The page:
In lieu of an abstract, here is a brief excerpt of the content:

Reviewed by:
  • Women in Daoism
  • Robin R. Wang (bio)
Catherine Despeux and Livia Kohn. Women in Daoism. Cambridge, MA: Three Pines Press, 2003. viii, 296 pp. Paperback $25.00, ISBN 1-931483-01-9.

The Daodejing observes: "Everything embodies yin and embraces yang; through the blending of these qi, they attain harmony" (chapter 42). How, one may ask, does this yin-yang interplay actually take place in the universe and in human life? What is the role and function of the yin force? How does yin play out in many aspects of human life? Women in Daoism by Catherine Despeux and Livia Kohn, perhaps for the first time, takes its readers on a journey to discover the dynamic world of yin supremacy, particularly as yin is manifested in the multifaceted roles, functions, and realities of women's lives. Their impressive effort succeeds in transforming what would otherwise be a merely conceptual investigation into a rich narrative disclosing the vivid world of women in Daoism that allows readers to envision what it would be like to seek genuine harmony with the universe.

The book is divided into three parts and ten chapters. Each of these is subdivided into topics ranging from "The Mother of the Dao" to "Women's Inner Alchemy." The first part, on "Goddesses," goes beyond identifying these divine objects of religious devotion and offers an appreciation of the Daoist worldview [End Page 69] and the role of women within it. The second part, on "Immortals and Ordinands," surveys the actual records of women's lives throughout Chinese history, the communities in which they have sought spiritual perfection, and whatever teachings that they impart to other women who might take up the path to immortality. The third part, on "Women's Transformation," is a detailed description and analysis of actual Daoist practices, culminating in the inner alchemy by which immortality, flowing from a life progressively liberated from the conventions and restraints of the patriarchal family, can actually be achieved. This book is not simply an attempt at Chinese intellectual history but an exceptional invitation to contemporary women to discover what might be the most valuable quality in their own lives and to cultivate it accordingly.

The complexity of Chinese women's identities, roles, and actual lived experience has become an increasingly central topic for investigation. Much work has been done on the Confucian tradition, focusing on the relationship between Confucianism and women. But little attention has been directed toward the Daoist tradition. This book offers a significant resource for moving in that direction. The authors insightfully point out that "Daoism offers a social alternative for women in that it opens paths to pursue their own goals as independent agents, be it the practice of self-cultivation, service as mediums, nuns, or priests, or [the] attainment of immortality" (p. 5). These options have provided women with a reliable path toward spiritual wisdom and emancipation.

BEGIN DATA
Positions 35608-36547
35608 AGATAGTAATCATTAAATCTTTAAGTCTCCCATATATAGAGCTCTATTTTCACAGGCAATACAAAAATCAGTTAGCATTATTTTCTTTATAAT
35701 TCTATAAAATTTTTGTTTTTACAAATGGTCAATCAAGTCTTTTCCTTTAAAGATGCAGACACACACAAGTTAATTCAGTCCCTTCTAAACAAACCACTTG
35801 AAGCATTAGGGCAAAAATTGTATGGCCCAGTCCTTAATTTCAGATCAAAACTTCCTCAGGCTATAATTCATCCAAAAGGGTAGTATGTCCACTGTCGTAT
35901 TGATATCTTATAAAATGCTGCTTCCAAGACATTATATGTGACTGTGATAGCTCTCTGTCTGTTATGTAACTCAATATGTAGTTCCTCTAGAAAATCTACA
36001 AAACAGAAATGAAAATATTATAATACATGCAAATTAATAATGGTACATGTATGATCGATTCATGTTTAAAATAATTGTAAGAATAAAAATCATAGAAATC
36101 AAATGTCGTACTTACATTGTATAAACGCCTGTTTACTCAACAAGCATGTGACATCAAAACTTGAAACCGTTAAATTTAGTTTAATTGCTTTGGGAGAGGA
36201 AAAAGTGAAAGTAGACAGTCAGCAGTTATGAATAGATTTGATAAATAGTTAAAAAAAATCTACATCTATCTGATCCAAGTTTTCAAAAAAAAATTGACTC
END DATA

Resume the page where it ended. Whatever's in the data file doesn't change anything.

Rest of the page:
Five basic images of the roles of women have emerged from the authors' analysis of the history of Daoism: (1) the female as mother, the life-giver and nurturing power of the universe; (2) women as representative of the cosmic force of yin , which fully complements the male yang; (3) women as authoritative teachers in the esoteric movements of religious Daoism; (4) women as possessors of empowering supernatural techniques who have the wisdom to use them properly; and (5) the female body as the seat of the essential ingredients and processes of spiritual transformation (p. 5). While these roles have materialized at different stages of history, a full grasp of the magnitude of the presence of women in Daoism requires a critical evaluation of each cumulative impact.

At the risk of simplifying the rich lessons to be gathered from this book, let me highlight just three important themes from its abundant contents.

First, there is the construction of an ontological basis for the female identity. The authors offer a convincing case that women, as representatives of cosmic yin, embody a distinctive set of forces and components in the universe. This awareness allocates a paradigm shift in the discernment of the roles of woman. In the mainstream of Confucian culture throughout history, women's identity and self...

pdf

Additional Information

ISSN
1527-9367
Print ISSN
1069-5834
Pages
pp. 69-72
Launched on MUSE
2005-01-18
Open Access
No
Back To Top

This website uses cookies to ensure you get the best experience on our website. Without cookies your experience may not be seamless.